Li, Z., Kermode, J. R. & De Vita, A. Molecular dynamics with on-the-fly machine learning of quantum-mechanical forces. Phys. Rev. Lett. 114, 096405 (2015).
D'Avezac, M. & Zunger, A. Identifying the minimum-energy atomic configuration on a lattice: Lamarckian twist on Darwinian evolution. Phys. Rev. B 78, 064102 (2008).
Wang, Y., Lv, J., Zhu, L. & Ma, Y. CALYPSO: a method for crystal structure prediction. Comput. Phys. Commun. 183, 2063–2070 (2012).
Nelson, L. J., Hart, G. L. W., Zhou, F. & Ozolins, V. Compressive sensing as a paradigm for building physics models. Phys. Rev. B 87, 035125 (2013).
Bhattacharya, S., Levchenko, S. V., Ghiringhelli, L. M. & Sche_er, M. Stability and metastability of clusters in a reactive atmosphere: theoretical evidence for unexpected stoichiometries of MgMOx. Phys. Rev. Lett. 111, 135501 (2013).
Kiyohara, S., Oda, H., Tsuda, K. & Mizoguchi, T. Acceleration of stable interface structure searching using a kriging approach. Jpn. J. Appl. Phys. 55, 045502 (2016).
Xue, D. et al. Accelerated search for materials with targeted properties by adaptive design. Nat. Commun. 7, 11241 (2016).
Bhattacharya, S., Levchenko, S. V., Ghiringhelli, L. M. & Scheffer, M. Efficient ab initio schemes for finding thermodynamically stable and metastable atomic structures: benchmark of cascade genetic algorithms. New J. Phys. 16, 123016 (2014).
Ueno, T., Rhone, T. D., Hou, Z., Mizoguchi, T. & Tsuda, K. COMBO: an efficient Bayesian optimization library for materials science. Mater. Discov. 4, 18–21 (2016).
Lintusaari, J., Gutmann, M. U., Dutta, R., Kaski, S. & Corander, J. Fundamentals and recent developments in approximate Bayesian computation. Syst. Biol. 66, e66–e82 (2017).
Brochu, E., Cora, V. M., & de Freitas, N. A Tutorial on Bayesian Optimization of Expensive Cost Functions, with Application to Active User Modeling and Hierarchical Reinforcement Learning Preprint at https://arxiv.org/abs/1012.2599 (2010).
Gutmann, M. U. & Corander, J. Bayesian optimization for likelihood-free inference of simulator-based statistical models. J. Mach. Learn. Res. 17, 1–47 (2016).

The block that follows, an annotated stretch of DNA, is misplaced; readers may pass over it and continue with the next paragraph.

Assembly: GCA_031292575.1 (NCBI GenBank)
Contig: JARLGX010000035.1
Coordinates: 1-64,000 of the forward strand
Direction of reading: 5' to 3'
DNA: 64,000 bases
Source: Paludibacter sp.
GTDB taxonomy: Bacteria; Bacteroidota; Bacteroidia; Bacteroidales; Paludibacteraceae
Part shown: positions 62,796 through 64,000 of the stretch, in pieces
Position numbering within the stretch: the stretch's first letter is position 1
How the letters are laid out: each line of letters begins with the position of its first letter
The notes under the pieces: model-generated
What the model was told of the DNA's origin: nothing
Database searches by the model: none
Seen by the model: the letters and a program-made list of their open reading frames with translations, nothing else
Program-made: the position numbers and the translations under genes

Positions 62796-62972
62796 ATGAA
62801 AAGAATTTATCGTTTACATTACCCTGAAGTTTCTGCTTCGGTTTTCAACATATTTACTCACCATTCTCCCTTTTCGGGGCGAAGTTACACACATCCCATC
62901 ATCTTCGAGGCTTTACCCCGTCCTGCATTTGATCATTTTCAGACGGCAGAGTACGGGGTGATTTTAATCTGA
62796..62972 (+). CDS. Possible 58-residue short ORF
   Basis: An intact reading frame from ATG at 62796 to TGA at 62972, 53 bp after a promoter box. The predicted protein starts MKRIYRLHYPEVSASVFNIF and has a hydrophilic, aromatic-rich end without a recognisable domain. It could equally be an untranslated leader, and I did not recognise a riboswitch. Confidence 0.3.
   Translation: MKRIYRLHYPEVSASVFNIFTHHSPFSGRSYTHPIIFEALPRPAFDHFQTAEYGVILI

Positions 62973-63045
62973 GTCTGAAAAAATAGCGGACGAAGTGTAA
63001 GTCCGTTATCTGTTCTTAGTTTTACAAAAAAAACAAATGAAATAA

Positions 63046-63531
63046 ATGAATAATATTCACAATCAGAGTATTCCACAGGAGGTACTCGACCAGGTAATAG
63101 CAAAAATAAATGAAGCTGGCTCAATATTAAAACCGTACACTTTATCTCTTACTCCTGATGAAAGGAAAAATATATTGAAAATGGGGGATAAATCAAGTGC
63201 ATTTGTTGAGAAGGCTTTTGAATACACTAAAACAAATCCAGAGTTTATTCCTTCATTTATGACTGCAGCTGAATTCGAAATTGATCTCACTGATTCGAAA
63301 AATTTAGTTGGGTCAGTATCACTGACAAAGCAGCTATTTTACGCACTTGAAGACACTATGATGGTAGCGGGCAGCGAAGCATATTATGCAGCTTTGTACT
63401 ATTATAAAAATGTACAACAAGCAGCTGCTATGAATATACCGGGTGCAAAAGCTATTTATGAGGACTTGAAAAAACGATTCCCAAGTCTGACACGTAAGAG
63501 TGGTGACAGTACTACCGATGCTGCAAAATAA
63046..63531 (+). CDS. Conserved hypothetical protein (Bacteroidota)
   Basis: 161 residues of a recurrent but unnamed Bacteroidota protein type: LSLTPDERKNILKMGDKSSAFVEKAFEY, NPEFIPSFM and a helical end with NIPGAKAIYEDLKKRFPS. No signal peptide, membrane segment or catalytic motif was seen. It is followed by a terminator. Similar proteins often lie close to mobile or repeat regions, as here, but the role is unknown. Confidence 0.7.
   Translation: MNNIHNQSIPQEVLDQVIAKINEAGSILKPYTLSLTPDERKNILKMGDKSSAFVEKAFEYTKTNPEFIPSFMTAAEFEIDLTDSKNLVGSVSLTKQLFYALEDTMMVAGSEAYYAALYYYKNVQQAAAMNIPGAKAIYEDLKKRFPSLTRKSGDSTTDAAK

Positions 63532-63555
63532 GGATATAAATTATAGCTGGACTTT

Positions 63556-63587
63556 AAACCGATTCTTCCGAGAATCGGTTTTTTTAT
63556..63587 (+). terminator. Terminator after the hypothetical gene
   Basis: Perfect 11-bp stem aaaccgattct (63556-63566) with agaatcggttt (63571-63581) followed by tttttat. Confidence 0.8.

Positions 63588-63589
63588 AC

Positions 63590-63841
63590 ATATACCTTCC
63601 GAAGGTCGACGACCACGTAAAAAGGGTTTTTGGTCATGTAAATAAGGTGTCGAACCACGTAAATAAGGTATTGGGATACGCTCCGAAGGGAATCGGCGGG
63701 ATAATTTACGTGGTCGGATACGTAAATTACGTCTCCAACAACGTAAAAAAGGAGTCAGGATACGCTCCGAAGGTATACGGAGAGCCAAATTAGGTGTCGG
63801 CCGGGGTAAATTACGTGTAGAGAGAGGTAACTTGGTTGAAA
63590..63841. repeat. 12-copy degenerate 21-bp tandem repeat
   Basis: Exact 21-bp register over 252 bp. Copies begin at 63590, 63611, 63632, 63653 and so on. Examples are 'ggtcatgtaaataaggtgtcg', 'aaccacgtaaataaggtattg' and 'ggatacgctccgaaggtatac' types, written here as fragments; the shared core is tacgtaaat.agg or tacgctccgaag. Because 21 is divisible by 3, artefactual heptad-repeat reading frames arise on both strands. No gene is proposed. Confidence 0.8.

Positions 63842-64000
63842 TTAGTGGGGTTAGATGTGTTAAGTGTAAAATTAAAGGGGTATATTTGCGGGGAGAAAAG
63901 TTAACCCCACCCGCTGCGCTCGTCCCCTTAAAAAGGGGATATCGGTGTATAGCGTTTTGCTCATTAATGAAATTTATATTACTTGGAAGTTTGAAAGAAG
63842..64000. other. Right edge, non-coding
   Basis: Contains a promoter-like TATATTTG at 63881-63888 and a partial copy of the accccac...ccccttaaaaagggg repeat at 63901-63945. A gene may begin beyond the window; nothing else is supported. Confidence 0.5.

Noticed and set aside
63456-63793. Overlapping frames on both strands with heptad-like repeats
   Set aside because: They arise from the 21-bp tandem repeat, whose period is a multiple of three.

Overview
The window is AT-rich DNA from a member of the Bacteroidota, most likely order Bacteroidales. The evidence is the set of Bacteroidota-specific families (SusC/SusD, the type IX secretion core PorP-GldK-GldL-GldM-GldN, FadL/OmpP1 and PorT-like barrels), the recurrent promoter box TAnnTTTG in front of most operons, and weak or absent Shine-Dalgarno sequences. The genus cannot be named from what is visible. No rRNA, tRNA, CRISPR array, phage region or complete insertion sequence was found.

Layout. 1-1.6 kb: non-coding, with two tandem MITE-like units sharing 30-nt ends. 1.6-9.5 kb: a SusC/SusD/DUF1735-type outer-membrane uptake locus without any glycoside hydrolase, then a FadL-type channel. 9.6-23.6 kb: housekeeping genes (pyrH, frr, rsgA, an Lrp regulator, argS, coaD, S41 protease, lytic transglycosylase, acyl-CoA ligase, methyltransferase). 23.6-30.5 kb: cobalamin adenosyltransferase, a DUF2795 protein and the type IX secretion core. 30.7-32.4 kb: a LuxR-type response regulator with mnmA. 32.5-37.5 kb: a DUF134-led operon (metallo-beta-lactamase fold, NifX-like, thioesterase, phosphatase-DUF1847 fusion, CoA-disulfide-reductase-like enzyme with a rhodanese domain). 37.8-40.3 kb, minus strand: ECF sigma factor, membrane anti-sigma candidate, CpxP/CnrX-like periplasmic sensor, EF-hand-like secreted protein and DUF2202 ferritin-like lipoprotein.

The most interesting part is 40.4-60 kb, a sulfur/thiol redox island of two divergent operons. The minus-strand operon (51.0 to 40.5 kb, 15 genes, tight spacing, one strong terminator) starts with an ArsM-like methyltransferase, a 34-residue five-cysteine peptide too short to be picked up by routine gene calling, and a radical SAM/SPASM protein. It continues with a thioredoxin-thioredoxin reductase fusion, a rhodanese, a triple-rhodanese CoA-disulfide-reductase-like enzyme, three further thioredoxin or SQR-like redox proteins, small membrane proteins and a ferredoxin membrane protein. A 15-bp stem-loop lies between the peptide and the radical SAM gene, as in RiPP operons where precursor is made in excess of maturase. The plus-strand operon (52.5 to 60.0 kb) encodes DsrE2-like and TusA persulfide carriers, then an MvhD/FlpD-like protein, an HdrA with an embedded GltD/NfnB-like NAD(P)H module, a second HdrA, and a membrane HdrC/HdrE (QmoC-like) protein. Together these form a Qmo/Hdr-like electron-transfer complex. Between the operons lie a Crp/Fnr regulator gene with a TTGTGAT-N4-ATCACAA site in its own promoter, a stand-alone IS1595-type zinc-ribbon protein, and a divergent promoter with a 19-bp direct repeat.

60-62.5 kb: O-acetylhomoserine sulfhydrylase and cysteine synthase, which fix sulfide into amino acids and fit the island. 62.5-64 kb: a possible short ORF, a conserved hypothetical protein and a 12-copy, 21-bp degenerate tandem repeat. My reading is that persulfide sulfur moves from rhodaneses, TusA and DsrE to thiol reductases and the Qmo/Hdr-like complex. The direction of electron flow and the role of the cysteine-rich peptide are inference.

Blum, V. et al. Ab initio molecular simulations with numeric atom-centered orbitals. Comput. Phys. Commun. 180, 2175–2196 (2009).
Cox, D. D. & John, S. A statistical method for global optimization. In: Proceedings of the IEEE Conference on Systems, Man and Cybernetics, pp. 1241–1246, Institute of Electrical and Electronics Engineers (IEEE), Chicago IL, (1992).
Behler, J., Lorenz, S. & Reuter, K. Representing molecule-surface interactions with symmetry-adapted neural networks. J. Chem. Phys. 127, 014705–014705 (2007).
Oganov, A. R. & Glass, C. W. Crystal structure prediction using ab initio evolutionary techniques: principles and applications. J. Chem. Phys. 124, 244704 (2006).
Obersteiner, V., Scherbela, M., Hörmann, L., Wegner, D. & Hofmann, O. T. Structure prediction for surface-induced phases of organic monolayers: overcoming the combinatorial bottleneck. Nano Lett. 17, 4453–4460 (2017).
Packwood, D. M., Han, P. & Hitosugi, T. Chemical and entropic control on the molecular self-assembly process, Nature. Nat. Commun. 8, 14463 (2017).
Grätzel, M. et al. Solid-state dye-sensitized mesoporous TiO2 solar cells with high photonto-electron conversion efficiencies. Nature 395, 583–585 (1998).
Yoo, S. et al. Analysis of improved photovoltaic properties of pentacene/C60 organic solar cells: effects of exciton blocking layer thickness and thermal annealing. Solid State Electron. 51, 1367–1375 (2007).